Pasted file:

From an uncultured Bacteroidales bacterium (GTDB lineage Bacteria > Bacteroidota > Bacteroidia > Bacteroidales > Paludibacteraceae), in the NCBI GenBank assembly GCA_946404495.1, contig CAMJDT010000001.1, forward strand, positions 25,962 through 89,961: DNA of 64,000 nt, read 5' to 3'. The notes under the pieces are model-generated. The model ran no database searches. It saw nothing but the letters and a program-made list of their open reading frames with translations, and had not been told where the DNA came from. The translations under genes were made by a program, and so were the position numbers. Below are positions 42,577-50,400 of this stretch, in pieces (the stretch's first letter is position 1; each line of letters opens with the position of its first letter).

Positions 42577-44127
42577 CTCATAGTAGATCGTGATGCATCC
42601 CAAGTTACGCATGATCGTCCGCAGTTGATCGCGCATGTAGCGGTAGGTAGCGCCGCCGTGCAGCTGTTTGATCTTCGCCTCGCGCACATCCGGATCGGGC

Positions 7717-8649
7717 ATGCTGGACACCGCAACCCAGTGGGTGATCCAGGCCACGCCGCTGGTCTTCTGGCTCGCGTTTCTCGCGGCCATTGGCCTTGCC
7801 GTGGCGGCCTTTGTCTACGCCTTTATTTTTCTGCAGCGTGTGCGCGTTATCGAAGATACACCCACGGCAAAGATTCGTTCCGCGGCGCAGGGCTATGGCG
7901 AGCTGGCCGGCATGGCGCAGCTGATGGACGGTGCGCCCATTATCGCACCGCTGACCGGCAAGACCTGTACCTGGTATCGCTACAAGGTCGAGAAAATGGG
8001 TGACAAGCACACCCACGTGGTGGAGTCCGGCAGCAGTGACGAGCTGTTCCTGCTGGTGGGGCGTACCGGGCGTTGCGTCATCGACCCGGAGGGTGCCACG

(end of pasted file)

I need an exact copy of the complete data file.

From an uncultured Bacteroidales bacterium (GTDB lineage Bacteria > Bacteroidota > Bacteroidia > Bacteroidales > Paludibacteraceae), in the NCBI GenBank assembly GCA_946404495.1, contig CAMJDT010000001.1, forward strand, positions 25,962 through 89,961: DNA of 64,000 nt, read 5' to 3'. The notes under the pieces are model-generated. The model ran no database searches. It saw nothing but the letters and a program-made list of their open reading frames with translations, and had not been told where the DNA came from. The translations under genes were made by a program, and so were the position numbers. Below are positions 42,577-50,400 of this stretch, in pieces (the stretch's first letter is position 1; each line of letters opens with the position of its first letter).

Positions 42577-44127
42577 CTCATAGTAGATCGTGATGCATCC
42601 CAAGTTACGCATGATCGTCCGCAGTTGATCGCGCATGTAGCGGTAGGTAGCGCCGCCGTGCAGCTGTTTGATCTTCGCCTCGCGCACATCCGGATCGGGC

Positions 7717-8649
7717 ATGCTGGACACCGCAACCCAGTGGGTGATCCAGGCCACGCCGCTGGTCTTCTGGCTCGCGTTTCTCGCGGCCATTGGCCTTGCC
7801 GTGGCGGCCTTTGTCTACGCCTTTATTTTTCTGCAGCGTGTGCGCGTTATCGAAGATACACCCACGGCAAAGATTCGTTCCGCGGCGCAGGGCTATGGCG
7901 AGCTGGCCGGCATGGCGCAGCTGATGGACGGTGCGCCCATTATCGCACCGCTGACCGGCAAGACCTGTACCTGGTATCGCTACAAGGTCGAGAAAATGGG
8001 TGACAAGCACACCCACGTGGTGGAGTCCGGCAGCAGTGACGAGCTGTTCCTGCTGGTGGGGCGTACCGGGCGTTGCGTCATCGACCCGGAGGGTGCCACG